As a Drupal Site Builder/Developer, it is apparent that any site been developed should be secured, safe, flexible and easy to use and implement. However, we sometimes find ourselves wondering at the growth to our structures and fields during development that we seek a better solution to resolve such. This article gives us pointers to improve our development and maintenance as well as provide tips on how to avoid common mistakes during building a Drupal Site.
Drupal is one of the most flexible content management systems in existence (No argument on this fact). The following categories will be discussed
Please note: This write-up makes use of some assumption which are recommended but can be easily overcome with little time for studies:
- That you are familiar with Drupal Site Building
- That you know some PHP
- That you are aware of some Drupal-specific programming such as Hooks
- That you are familiar with MySQL Database
There's this saying on the Internet that "Content is King". Content is the essence of your website, the reason it exists. People come to a site to get Content which can be Images, Text, Audio, Videos etc. Determining the structure of contents is the first step in creating website architecture
Some Best Practices include:
- Planning your content structures, including fields and content types.
- Avoiding identical multiple Content types like "news" and "articles" which are almost identical. Reuse and standardize content types
- Avoid creating new fields for every content types. This is a huge waste of resource and drain performances. e.g Using two different fields for school
- city and teach city. Kindly reuse and standardize field:
- Note: You can view your field report on yoursitename.com/admin/reports/fields
- Avoid building content type with no nodes. It adds extra unnecessary complexity. Reassess your needs as you build the site. Filter your content list to identify and delete unused content types
Drupal is a powerful tool for display content in different regions, formats, and displays. Display architecture includes the Views, Panels, and Context Modules
- Plan your display architecture to render content only when needed
- Optimize and reuse as much as possible
- Always separate logic and presentation
- Start with a solid based theme and learn it thoroughly (either Omega or AdaptiveTheme)
- Analyze any new View you create to determine if you can reuse a View you already have, and use Contextual Filters (by the right side of the View Page), to render lists based on specific parameters
- Write all logic, including PHP, calls to web services, and SQL queries, in modules or theme preprocess functions if necessary. Avoid using the PHP Filter Module to write PHP Script directly.
Recommendation: Theme Developer Module is a good tool that can help mouse over different areas of a webpage to see what template renders that section which gives you the tool to call the template file holding such rendering.
Site or Functionality
Site architecture includes how the site works, the number of modules, and how they interact.
- Keep your site leans, using the minimal amount of code and fewest number of modules necessary
- Use contrib modules whenever possible rather than writing custom code (We developers disobey this sometimes - some humor)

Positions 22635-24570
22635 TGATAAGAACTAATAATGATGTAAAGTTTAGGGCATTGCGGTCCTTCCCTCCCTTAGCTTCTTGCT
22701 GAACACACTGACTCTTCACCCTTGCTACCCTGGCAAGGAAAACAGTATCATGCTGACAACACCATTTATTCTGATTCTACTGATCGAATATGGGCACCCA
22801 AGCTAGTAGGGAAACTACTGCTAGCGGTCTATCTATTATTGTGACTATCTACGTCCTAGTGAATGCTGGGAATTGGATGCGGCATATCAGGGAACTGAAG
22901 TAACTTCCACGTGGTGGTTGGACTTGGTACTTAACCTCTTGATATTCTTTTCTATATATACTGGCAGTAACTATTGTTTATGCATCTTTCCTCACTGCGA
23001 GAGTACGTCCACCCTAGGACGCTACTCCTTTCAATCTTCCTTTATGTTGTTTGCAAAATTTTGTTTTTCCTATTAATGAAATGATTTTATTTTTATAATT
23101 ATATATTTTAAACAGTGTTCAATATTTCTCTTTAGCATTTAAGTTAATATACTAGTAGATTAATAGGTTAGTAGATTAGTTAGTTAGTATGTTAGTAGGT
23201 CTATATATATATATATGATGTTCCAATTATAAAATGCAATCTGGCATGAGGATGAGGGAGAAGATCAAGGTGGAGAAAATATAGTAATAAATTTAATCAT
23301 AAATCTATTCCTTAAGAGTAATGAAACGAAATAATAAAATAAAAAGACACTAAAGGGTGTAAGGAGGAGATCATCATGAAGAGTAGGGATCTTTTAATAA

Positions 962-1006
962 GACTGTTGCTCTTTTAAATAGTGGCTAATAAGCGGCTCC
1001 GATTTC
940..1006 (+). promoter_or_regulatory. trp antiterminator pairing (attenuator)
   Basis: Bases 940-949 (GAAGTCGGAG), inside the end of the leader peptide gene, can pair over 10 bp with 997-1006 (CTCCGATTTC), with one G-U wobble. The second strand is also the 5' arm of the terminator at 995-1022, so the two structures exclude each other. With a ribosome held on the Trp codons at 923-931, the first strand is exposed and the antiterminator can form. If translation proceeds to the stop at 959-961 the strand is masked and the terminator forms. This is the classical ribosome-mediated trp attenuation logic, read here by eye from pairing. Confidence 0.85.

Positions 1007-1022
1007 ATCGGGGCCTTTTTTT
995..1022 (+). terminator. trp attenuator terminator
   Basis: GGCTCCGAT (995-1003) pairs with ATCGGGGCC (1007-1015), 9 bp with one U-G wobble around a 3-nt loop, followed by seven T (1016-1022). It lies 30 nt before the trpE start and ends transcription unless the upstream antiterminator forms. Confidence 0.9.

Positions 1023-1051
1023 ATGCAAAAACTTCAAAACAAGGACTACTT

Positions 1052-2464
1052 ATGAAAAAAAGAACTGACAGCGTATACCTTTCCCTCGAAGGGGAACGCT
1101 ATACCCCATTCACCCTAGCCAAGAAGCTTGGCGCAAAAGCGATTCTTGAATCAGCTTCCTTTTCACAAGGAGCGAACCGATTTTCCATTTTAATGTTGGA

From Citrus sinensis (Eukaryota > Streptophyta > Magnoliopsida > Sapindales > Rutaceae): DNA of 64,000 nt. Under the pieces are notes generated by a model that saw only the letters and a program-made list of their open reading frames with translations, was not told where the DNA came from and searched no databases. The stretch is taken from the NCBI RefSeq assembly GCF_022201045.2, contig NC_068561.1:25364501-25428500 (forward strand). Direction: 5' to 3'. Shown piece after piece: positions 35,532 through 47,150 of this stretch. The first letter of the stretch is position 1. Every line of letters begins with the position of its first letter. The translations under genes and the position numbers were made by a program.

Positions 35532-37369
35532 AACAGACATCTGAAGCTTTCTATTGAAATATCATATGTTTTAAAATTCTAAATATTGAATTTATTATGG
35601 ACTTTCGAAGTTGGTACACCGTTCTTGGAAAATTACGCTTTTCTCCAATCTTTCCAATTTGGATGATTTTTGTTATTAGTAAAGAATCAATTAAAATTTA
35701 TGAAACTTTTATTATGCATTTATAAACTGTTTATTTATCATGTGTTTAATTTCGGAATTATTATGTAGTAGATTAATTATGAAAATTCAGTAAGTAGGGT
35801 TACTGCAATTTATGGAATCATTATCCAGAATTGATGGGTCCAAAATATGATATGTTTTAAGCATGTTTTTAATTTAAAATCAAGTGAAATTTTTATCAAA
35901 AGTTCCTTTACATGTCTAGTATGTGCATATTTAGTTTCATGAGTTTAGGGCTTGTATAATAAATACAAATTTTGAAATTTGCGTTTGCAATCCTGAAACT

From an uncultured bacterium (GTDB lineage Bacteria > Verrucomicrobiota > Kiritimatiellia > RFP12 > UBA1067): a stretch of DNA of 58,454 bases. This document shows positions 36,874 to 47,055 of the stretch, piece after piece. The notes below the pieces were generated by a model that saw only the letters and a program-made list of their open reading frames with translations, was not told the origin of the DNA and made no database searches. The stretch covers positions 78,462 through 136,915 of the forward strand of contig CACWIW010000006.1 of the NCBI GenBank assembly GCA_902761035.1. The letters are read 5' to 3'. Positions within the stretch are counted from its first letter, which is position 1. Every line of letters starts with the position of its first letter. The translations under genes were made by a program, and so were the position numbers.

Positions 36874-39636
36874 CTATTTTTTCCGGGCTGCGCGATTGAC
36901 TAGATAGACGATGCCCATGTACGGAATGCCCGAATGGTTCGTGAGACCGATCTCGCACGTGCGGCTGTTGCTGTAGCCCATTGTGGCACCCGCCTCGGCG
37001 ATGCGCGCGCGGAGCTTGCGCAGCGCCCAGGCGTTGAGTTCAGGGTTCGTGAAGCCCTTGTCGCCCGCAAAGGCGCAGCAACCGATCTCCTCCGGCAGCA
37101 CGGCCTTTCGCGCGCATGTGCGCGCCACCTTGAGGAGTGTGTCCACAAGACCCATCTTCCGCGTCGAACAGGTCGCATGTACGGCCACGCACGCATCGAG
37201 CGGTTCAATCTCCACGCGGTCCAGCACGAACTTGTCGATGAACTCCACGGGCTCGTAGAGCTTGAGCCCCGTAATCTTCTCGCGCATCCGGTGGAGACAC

- Become expert at key contrib modules, such as Views and Panels
- Follow Drupal Standards for custom code (I can see developers shouting "Aha! now we are talking")
- Reevaluate your site periodically, and disable, uninstall, and remove unused modules from the code base. Additionally, clear your cache if some serious changes have taken place in your Drupal site to avoid lagging.
- Evaluate roles and permission on your site. Group into functional role that can cascade and inherit permissions
- Before creating a custom code, be sure no contrib module already does what you need to avoid reinventing the wheel.
- If however, a core or contrib doesn't do quite what you need, build a custom module using hooks to alter behavior. If you inherit a site, use the following recommendations:
- Simplytest.me - Useful to testing the functionality of a Module as well as new features
- Hacked! Module - Enables you to scan your Drupal Installation, including contrib modules and themes, and determines if they have been changed. Used with the Diff module, result screens will tell you the exact lines that have changed. Absolutely not to be used on production sites.
- Acquia Insight - Does similar thing as Hacked! Module but provides additional site configuration and security checks as well. Highly recommendable
Providing a secured environment of operation especially in management of a Drupal site is highly recommended. Good security practices protect your site from hacker attackers. Drupal is built with security in mind if used correctly:
- Plan your configuration so that only trusted users have permission that involved security risks
- Keep your core and contrib modules updated. You may not opt to do some module updates if the fixes or improvements have no direct effect on your site, however you should always apply security updates as soon as possible. My personal favorite is to subscribe to security announcements on Drupal.org site
- Use strong passwords policy. Passwords are the most likely candidates for points of failure in your site security. Using the Password Policy module to devise a set of constraints before you users set their passwords. You can also set passwords to expire.